Your local traffic report . . . from hundreds of miles away

November 4, 2012

Those tie-ups on the Beltway that you hear about on the radio while you’re tied up on the Beltway? These days, the “local” traffic reporter bringing you that information may not be very local at all.

WAMU (88.5 FM), the Washington area’s top-rated station, gets its up-to-the-minute news about local roads from reporters in . . . Florida. And Philadelphia.

Jerry Edwards, the venerable traffic reporter who does the station’s morning updates, describes the daily fight of the lights from his home in the Sunshine State’s Sarasota. Dave Solomon, who handles afternoons, broadcasts from up the interstate in Philly.

Radio stations have long used “voice tracking,” a technique that makes a distant disc jockey sound like he or she is broadcasting locally. But traffic reporting — a vital service for rush-hour drivers — has generally remained a local affair. Most Washington area stations get their updates from a company called Total Traffic Network, whose reporters work out of a regional office in downtown Silver Spring.

Even so, technology makes it possible to produce traffic reports far, far from the madding crowd. Edwards’s home studio in Sarasota is outfitted with computers and other equipment that he says gives him access to the same cameras and government traffic information that reporters in the Washington area use. Traffic tips come in from listeners via a Washington phone line that forwards calls to him. High-quality audio links make it sound as if he’s describing conditions from down the street, not from down South, 960 miles away.


Jerry Edwards, the venerable traffic reporter who does the station’s morning updates, describes the daily fight of the lights from his home in the Sunshine State’s Sarasota. Dave Solomon, who handles afternoons, broadcasts from Philadelphia. (Bill O'Leary/The Washington Post)

“I don’t think the listener really cares if I’m in Florida or on the moon as long as I’m accurate and doing the best job I can,” says the affable Edwards, who’s been doing traffic on Washington’s radio and TV airwaves since 1984. “I don’t think it really matters to them as long as I’m credible.”

Edwards began broadcasting from Florida in August after he sold his home in Maryland and moved. The station agreed to continue airing his reports, said Dick Cassidy, WAMU’s director of content operations. “I didn’t want to lose him,” Cassidy said. “He’s such a resource.”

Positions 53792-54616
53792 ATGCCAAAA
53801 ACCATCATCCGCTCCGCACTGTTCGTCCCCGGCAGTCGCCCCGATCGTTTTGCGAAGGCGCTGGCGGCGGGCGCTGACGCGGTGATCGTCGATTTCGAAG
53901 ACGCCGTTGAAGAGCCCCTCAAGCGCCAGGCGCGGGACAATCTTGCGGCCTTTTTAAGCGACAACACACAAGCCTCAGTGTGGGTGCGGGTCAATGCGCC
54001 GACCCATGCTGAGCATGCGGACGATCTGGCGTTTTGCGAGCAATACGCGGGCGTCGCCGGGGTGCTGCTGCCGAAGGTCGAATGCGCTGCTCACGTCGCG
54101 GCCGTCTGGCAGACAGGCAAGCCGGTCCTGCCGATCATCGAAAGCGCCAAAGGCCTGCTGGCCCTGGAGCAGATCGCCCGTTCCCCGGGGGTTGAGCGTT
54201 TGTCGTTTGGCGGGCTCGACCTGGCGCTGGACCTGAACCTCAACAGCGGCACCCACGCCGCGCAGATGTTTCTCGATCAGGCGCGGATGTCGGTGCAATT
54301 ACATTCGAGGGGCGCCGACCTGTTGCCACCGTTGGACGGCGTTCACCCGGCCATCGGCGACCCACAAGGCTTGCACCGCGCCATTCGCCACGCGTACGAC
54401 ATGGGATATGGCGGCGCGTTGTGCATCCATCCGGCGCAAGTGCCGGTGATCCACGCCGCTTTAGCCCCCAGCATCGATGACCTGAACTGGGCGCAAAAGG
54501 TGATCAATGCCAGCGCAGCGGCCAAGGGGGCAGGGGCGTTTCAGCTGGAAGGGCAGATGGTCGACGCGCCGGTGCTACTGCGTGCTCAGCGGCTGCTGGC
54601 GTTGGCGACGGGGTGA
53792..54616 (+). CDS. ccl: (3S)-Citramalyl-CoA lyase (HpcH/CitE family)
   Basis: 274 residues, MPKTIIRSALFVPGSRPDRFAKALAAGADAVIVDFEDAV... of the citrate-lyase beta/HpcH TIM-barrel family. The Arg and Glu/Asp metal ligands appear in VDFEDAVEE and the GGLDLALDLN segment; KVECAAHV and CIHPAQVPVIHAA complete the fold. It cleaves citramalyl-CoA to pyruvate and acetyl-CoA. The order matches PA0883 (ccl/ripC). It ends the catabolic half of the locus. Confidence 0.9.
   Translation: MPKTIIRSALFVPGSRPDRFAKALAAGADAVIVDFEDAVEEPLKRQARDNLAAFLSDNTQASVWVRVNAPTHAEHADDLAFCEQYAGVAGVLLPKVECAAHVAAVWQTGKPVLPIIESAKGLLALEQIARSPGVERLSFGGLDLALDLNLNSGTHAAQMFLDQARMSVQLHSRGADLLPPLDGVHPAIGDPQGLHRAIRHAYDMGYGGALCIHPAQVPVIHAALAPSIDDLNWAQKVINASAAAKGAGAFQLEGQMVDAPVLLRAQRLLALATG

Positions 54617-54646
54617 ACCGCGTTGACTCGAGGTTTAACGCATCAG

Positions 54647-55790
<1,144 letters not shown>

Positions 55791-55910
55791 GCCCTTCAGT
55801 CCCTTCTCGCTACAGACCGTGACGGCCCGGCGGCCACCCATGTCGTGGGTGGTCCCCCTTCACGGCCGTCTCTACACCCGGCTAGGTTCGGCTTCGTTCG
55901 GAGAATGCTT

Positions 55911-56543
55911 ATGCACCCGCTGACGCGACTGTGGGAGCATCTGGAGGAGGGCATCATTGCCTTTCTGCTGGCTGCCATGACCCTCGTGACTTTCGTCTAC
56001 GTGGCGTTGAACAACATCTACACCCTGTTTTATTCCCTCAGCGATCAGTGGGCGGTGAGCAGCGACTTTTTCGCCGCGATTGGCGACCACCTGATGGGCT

WAMU, a non-commercial station that carries local news and talk programs as well as NPR programming, has not said on the air where Edwards and Solomon are when they’re reporting. But it leaves a strong impression that its traffic reporters are right in the middle of the action, what with preliminary banter — “Hi, Jerry,” “Hi, Dave” — and patter about local conditions (“Be careful out there in this rain,” etc.).

Moreover, when it hired Edwards last year, WAMU said publicly that he would be “embedded” at the station. The in-house setup, it said then, “will result in improved service for listeners, who will receive accurate, real-time information on accidents, congestion, road closures and other information affecting the morning commute.” (Edwards and Solomon are employed by a company called Radiate Media, based in Salt Lake City, which contracts their services to WAMU).

The whole thing gets Jim Farley, of rival news station WTOP (103.5 FM), about as riled up as a commuter stuck in a rush-hour jam.

“It matters” where the reporters are, says Farley, WTOP’s vice president of news and programming. His station, which battles WAMU for ratings supremacy, employs its own staff of 20 full- and part-time traffic reporters who broadcast traffic conditions every 10 minutes around the clock.

Farley says every member of his traffic staff experiences local conditions every day. “They drive in it, see it, feel it,” he said. “They hear from their friends and neighbors about it. Quality of life in this region is defined in part by where you live, where you work and how long it takes to get from one to the other. . . . You need to feel it.”

At the very least, Farley says, WAMU should disclose to its listeners that its traffic reports are coming from out of town. “Not doing that is deceptive and misleading,” he says. “It’s not honest reporting.”

But WAMU says it has no plans to ’fess up about its reporters.

“We don’t think that’s necessary,” said Cassidy. “If you listen to any radio station, information comes from many different places.”

Adds Cassidy, “If this didn’t work, I’d tell Jerry, ‘Get back here.’ But we’re pretty solid with it. We’ve made sure that every single thing he did here, he can do there.”

Paul Farhi is The Washington Post's media reporter.
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